decide what's next

How are you going to decide what’s next? Here’s a clue: you’ve got start where you are.

So — where are you?

Struggling to decide what’s next? Could be a career move. Or a relationship change. In any case — if you need to decide what’s next, you’ve got to start somewhere. Right? I mean, if you’re going to go somewhere, you’ve got to leave somewhere — by definition. That’s the way it works. Otherwise, you’ll keep spinning your same old tired out wheels in the same old place. And you’ll feel bad, to boot. But even though you know something needs to change, you don’t know how to get started. So you feel that unresolved growing pressure of not moving ahead. Well — if you want to get moving, you need to get clear about where you’re moving away from. But the fact is — you don’t really know where you are right now, do you? But you can change that, right now — in just 30 minutes.

Start here.

So if this is you, do this brief exercise now. It will only take 30 minutes, and will save you months of time and frustration. And I know — this is the last thing you want to hear. Because you’re impatient. And I know this because I’m impatient, too. I hate having to do all that prep work, when what I really want to do is splash paint on the wall. But if you want a great paint job, you’ve got to do the prep work. And that’s what this exercise is all about. And it only takes 30 minutes.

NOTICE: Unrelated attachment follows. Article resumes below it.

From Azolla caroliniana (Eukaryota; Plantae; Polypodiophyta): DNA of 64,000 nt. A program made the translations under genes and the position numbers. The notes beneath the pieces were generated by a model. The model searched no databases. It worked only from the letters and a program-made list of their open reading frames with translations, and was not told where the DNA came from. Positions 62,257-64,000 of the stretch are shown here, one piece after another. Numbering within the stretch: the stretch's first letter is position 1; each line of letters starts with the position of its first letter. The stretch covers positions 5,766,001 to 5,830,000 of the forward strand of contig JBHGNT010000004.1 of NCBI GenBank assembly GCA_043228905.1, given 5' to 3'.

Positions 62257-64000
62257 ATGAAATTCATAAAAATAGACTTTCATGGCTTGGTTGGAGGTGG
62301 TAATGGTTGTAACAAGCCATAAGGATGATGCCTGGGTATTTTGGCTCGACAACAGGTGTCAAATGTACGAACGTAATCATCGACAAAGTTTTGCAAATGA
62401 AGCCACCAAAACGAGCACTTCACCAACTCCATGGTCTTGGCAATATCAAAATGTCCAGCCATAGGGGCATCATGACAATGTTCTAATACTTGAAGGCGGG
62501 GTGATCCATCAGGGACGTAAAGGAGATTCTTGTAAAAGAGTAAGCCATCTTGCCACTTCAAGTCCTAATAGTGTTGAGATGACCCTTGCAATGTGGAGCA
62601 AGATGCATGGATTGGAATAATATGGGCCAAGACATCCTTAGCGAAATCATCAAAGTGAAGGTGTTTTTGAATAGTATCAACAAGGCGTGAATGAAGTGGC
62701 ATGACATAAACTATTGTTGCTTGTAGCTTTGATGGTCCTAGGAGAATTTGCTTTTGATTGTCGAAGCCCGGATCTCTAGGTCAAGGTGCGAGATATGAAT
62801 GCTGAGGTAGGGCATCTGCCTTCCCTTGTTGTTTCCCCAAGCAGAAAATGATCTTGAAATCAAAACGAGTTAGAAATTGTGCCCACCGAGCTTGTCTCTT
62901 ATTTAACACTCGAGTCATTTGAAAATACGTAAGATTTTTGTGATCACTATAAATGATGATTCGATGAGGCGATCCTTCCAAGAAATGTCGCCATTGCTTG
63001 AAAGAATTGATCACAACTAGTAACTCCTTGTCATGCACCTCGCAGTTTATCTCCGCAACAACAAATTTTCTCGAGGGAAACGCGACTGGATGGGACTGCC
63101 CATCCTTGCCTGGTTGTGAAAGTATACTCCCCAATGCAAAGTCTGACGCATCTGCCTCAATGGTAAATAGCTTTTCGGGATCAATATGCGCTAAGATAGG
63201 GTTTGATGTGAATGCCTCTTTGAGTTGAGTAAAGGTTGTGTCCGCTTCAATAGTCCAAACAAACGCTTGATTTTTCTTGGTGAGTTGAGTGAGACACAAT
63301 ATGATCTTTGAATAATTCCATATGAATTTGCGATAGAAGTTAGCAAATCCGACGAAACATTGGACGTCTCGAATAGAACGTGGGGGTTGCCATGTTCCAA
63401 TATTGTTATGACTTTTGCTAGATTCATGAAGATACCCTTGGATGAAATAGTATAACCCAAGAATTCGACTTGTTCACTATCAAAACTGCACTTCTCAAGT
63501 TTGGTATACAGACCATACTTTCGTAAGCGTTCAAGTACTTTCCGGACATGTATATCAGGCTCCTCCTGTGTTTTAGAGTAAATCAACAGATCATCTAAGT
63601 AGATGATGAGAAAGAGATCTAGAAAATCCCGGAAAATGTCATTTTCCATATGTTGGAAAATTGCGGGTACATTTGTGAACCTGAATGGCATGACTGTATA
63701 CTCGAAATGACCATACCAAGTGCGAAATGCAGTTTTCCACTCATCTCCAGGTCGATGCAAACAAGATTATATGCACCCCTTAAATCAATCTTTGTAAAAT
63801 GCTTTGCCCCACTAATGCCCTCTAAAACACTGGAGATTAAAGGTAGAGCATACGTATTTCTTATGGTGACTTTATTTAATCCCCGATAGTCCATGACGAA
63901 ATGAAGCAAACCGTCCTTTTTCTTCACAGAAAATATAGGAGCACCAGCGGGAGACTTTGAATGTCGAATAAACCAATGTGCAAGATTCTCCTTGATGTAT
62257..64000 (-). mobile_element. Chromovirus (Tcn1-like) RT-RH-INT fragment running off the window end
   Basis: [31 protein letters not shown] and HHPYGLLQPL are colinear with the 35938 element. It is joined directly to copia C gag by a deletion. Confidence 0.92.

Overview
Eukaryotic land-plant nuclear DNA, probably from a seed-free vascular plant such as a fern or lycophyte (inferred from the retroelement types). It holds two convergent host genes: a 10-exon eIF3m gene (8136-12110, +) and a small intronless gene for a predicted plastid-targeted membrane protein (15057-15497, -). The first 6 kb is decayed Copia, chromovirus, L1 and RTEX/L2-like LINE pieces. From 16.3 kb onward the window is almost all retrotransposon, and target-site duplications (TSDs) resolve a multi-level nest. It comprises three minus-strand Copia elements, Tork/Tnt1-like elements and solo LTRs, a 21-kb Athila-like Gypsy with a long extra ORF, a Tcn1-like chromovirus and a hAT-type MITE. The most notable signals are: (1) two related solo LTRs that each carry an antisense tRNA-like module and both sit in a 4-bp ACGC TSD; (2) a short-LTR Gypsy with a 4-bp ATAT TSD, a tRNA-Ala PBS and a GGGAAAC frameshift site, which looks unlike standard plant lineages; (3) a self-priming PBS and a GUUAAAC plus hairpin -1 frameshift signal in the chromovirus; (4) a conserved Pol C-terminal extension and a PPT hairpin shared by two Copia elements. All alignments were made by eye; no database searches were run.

30 minutes that will change your life.

In this brief exercise — which, by the way, is not journaling — you’ll be free writing.

The point of free writing is to shut down the internal editor in your head, so we can get to some core issues.

Remember what E. M. Forster said? “How do I know what I think until I see what I say?” You need to write so you can see what you think.

And here are the guidelines:

  1. Set aside 30 minutes — alone — where you can write at your computer, without interruption.
  2. Open a fresh document
  3. Set the document for single spacing
  4. 12 point font
  5. Once you start writing, write as fast as you can, without stopping to clean it up — and don’t stop until you have filled one page.
  6. Once you’ve filled the page — wherever you are, even mid-sentence — stop. (In other words, even though you’ve set aside 30 minutes, you don’t need to use the whole 30 minutes unless you need it.)

Your prompt for this writing exercise is: “How I Got Here.”

(You get to decide where “here” is).

Now — decide what’s next.

7. And then, read your writing. This is the seventh and final step before you decide what’s next. But make no mistake about it. If you’ve taken the 30 minutes to do this exercise, and you actually read what you just wrote, you will be suddenly so much more aware of where you are, that your next move will begin to take shape — almost by itself.

And — if you’d like a little help with the next step, feel free to contact me. As a men’s life coach, I work with men every day, to help you get focused and get moving.